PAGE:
Royals LHP prospect Danny Duffy walks away from baseball.

Danny Duffy, the Royals’ #8 prospect (according to Baseball America), has walked away from baseball. According to Royals Prospects’ Greg Schaum, Duffy’s passion for the game has waned and he intends to return to school. While Duffy will certainly draw immediate comparisons to Grant Desme, the A’s prospect who quit the game earlier this winter, Schaum sees it differently. As might be expected from a close follower of all things Royals, Schaum writes:

People have said that Duffy mirrors Greinke in several ways (both are a bit quirky and unique)…he changes speeds with the best of them and does not realize he is even doing it. I guess, he and Greinke now have something else in common…They have both walked away from the game…Let’s hope Danny comes back and reaches his potential like Zack did.

While Duffy doesn’t have Greinke’s physical gifts–and who does?–he is not lacking in talent. Rany Jazayerli, whose reaction to this latest news I am eager to see, very recently wrote that “Duffy has known nothing but success since turning pro. Last year, he had a 2.98 ERA for Wilmington, allowed just 108 hits and 41 walks in 127 innings, while striking out 127 – and those were easily the worst numbers of his career.” Jazayerli was skeptical of Duffy’s ceiling, recognizing he might have a lot of Chris George and Jimmy Gobble in him. Nonetheless, Jazayerli saw rotation potential in Duffy, giving him the second-best odds of any left-hander in the organization of making it as a #3/4 starter.

Despite his lack of elite physical tools, or perhaps because of them, Duffy is known for his confident approach to the game. Schaum notes that he’s a “tough kid” with “tremendous want.” Bob Dutton of the Kansas City Star quotes Royals assistant general manager J.J. Piccolo, who said that “[s]hould Danny decide in the future to return to the game, we will be happy at that time to discuss the possibility.” Certainly, Greinke’s situation is at or near the high end of best possible outcomes to this scenario, from the Royals’ perspective. Not only did Greinke find a measure of peace in his personal life, he rediscovered his desire to play and managed to give his young arm a rest along the way.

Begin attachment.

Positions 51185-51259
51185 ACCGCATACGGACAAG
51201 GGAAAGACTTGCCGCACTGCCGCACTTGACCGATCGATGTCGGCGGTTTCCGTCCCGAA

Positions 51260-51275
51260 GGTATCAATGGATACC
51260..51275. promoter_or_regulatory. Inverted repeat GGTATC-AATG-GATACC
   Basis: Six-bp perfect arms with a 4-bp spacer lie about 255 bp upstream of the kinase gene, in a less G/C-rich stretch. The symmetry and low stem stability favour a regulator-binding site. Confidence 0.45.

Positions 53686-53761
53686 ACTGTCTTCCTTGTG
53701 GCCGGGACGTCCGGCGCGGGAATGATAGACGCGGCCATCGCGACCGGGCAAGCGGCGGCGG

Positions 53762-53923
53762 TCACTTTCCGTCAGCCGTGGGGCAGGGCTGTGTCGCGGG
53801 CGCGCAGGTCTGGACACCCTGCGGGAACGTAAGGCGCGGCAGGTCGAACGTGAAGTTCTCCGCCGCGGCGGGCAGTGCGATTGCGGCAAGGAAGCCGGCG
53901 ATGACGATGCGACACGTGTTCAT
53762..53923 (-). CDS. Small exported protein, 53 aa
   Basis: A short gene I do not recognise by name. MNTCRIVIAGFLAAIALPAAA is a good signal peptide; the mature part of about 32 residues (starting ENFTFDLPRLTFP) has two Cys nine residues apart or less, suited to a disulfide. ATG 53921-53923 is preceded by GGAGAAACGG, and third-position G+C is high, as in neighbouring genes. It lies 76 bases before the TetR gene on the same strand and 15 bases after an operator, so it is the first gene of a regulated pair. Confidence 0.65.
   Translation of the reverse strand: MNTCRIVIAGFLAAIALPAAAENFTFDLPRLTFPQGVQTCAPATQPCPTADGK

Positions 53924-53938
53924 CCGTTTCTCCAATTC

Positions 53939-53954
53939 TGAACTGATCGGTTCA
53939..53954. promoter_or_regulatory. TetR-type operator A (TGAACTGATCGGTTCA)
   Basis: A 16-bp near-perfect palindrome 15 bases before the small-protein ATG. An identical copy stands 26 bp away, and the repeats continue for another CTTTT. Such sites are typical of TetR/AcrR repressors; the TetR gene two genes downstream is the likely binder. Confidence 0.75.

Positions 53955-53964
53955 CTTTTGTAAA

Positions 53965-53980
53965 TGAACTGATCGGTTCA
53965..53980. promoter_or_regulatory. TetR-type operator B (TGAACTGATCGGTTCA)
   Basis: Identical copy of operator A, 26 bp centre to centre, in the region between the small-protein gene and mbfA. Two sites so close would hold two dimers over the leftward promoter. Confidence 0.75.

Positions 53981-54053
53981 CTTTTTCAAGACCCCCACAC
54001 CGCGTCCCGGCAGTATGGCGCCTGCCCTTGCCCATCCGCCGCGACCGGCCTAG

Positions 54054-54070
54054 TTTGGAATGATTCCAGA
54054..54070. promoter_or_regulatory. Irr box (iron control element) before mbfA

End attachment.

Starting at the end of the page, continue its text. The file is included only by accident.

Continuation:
Ordinarily, I’d enjoy hypothesizing about a Dayton Moore-led conspiracy to save mileage on the arm and push the team control period into a player’s prime years, but I don’t think that’s appropriate here. For one, it’s clear that Greinke had serious issues to deal with, and it appears that Duffy might as well. Secondly, if Moore was capable of such chicanery, he surely would have had the savvy to avert the trainwreck that is the 2010 Kansas City Royals offense. In any case, two isolated incidents do not necessarily indicate an organizational breakdown, but I sure hope that Moore (or Piccolo, or someone–anyone) is evaluating the club’s player development system. People have difficulties in life and sometimes need breaks. But the Royals had better make sure that they’re not causing such problems any more than a baseball career, generally, wreaks havoc on a player’s mental and emotional well-being.

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There would have been no need to shut Duffy down temporarily due to any service time issue because he had already been shut down until May due to an elbow strain.  And Moore wasn’t even GM when Greinke walked away, so you can’t say that had a thing to do with him.